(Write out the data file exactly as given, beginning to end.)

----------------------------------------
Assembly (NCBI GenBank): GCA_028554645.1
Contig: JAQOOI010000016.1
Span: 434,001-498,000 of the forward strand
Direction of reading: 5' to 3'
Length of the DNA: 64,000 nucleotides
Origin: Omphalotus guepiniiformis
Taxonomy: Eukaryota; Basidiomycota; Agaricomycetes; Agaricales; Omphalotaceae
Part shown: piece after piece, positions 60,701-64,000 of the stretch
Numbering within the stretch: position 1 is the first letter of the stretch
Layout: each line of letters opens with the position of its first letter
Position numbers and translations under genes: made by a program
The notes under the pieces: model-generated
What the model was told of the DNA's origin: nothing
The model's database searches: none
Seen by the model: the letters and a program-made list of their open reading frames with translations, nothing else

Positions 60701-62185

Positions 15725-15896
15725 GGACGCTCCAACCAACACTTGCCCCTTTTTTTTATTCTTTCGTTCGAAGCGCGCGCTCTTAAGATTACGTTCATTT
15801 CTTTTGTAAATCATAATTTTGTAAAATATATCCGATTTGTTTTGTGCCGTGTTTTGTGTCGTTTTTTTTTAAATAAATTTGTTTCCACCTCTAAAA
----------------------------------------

Assembly (NCBI GenBank): GCA_028554645.1
Contig: JAQOOI010000016.1
Span: 434,001-498,000 of the forward strand
Direction of reading: 5' to 3'
Length of the DNA: 64,000 nucleotides
Origin: Omphalotus guepiniiformis
Taxonomy: Eukaryota; Basidiomycota; Agaricomycetes; Agaricales; Omphalotaceae
Part shown: piece after piece, positions 60,701-64,000 of the stretch
Numbering within the stretch: position 1 is the first letter of the stretch
Layout: each line of letters opens with the position of its first letter
Position numbers and translations under genes: made by a program
The notes under the pieces: model-generated
What the model was told of the DNA's origin: nothing
The model's database searches: none
Seen by the model: the letters and a program-made list of their open reading frames with translations, nothing else

Positions 60701-62185

Positions 15725-15896
15725 GGACGCTCCAACCAACACTTGCCCCTTTTTTTTATTCTTTCGTTCGAAGCGCGCGCTCTTAAGATTACGTTCATTT
15801 CTTTTGTAAATCATAATTTTGTAAAATATATCCGATTTGTTTTGTGCCGTGTTTTGTGTCGTTTTTTTTTAAATAAATTTGTTTCCACCTCTAAAA